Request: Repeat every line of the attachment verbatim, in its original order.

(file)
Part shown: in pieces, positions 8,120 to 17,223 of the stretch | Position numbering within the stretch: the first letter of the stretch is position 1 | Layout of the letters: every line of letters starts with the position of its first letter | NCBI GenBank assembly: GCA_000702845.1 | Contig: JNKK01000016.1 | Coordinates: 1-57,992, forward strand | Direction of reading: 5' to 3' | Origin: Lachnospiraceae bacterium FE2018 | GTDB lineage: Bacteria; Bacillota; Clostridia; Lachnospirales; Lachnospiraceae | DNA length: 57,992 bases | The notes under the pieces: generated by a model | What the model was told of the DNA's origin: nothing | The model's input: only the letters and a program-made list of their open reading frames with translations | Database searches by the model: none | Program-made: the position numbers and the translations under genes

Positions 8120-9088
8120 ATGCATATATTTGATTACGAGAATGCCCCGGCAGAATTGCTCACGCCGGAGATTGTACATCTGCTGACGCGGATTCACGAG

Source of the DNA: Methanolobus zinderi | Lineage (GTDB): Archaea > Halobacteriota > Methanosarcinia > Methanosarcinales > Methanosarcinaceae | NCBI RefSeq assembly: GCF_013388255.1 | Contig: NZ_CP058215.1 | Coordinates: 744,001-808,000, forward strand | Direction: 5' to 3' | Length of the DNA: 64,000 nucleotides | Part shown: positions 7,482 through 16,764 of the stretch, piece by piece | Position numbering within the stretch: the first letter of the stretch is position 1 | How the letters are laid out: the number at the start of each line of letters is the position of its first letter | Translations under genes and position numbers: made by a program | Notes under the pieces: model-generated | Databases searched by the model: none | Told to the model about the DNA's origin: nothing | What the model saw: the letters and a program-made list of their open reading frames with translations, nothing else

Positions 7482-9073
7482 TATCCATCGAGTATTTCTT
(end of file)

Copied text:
Part shown: in pieces, positions 8,120 to 17,223 of the stretch | Position numbering within the stretch: the first letter of the stretch is position 1 | Layout of the letters: every line of letters starts with the position of its first letter | NCBI GenBank assembly: GCA_000702845.1 | Contig: JNKK01000016.1 | Coordinates: 1-57,992, forward strand | Direction of reading: 5' to 3' | Origin: Lachnospiraceae bacterium FE2018 | GTDB lineage: Bacteria; Bacillota; Clostridia; Lachnospirales; Lachnospiraceae | DNA length: 57,992 bases | The notes under the pieces: generated by a model | What the model was told of the DNA's origin: nothing | The model's input: only the letters and a program-made list of their open reading frames with translations | Database searches by the model: none | Program-made: the position numbers and the translations under genes

Positions 8120-9088
8120 ATGCATATATTTGATTACGAGAATGCCCCGGCAGAATTGCTCACGCCGGAGATTGTACATCTGCTGACGCGGATTCACGAG

Source of the DNA: Methanolobus zinderi | Lineage (GTDB): Archaea > Halobacteriota > Methanosarcinia > Methanosarcinales > Methanosarcinaceae | NCBI RefSeq assembly: GCF_013388255.1 | Contig: NZ_CP058215.1 | Coordinates: 744,001-808,000, forward strand | Direction: 5' to 3' | Length of the DNA: 64,000 nucleotides | Part shown: positions 7,482 through 16,764 of the stretch, piece by piece | Position numbering within the stretch: the first letter of the stretch is position 1 | How the letters are laid out: the number at the start of each line of letters is the position of its first letter | Translations under genes and position numbers: made by a program | Notes under the pieces: model-generated | Databases searched by the model: none | Told to the model about the DNA's origin: nothing | What the model saw: the letters and a program-made list of their open reading frames with translations, nothing else

Positions 7482-9073
7482 TATCCATCGAGTATTTCTT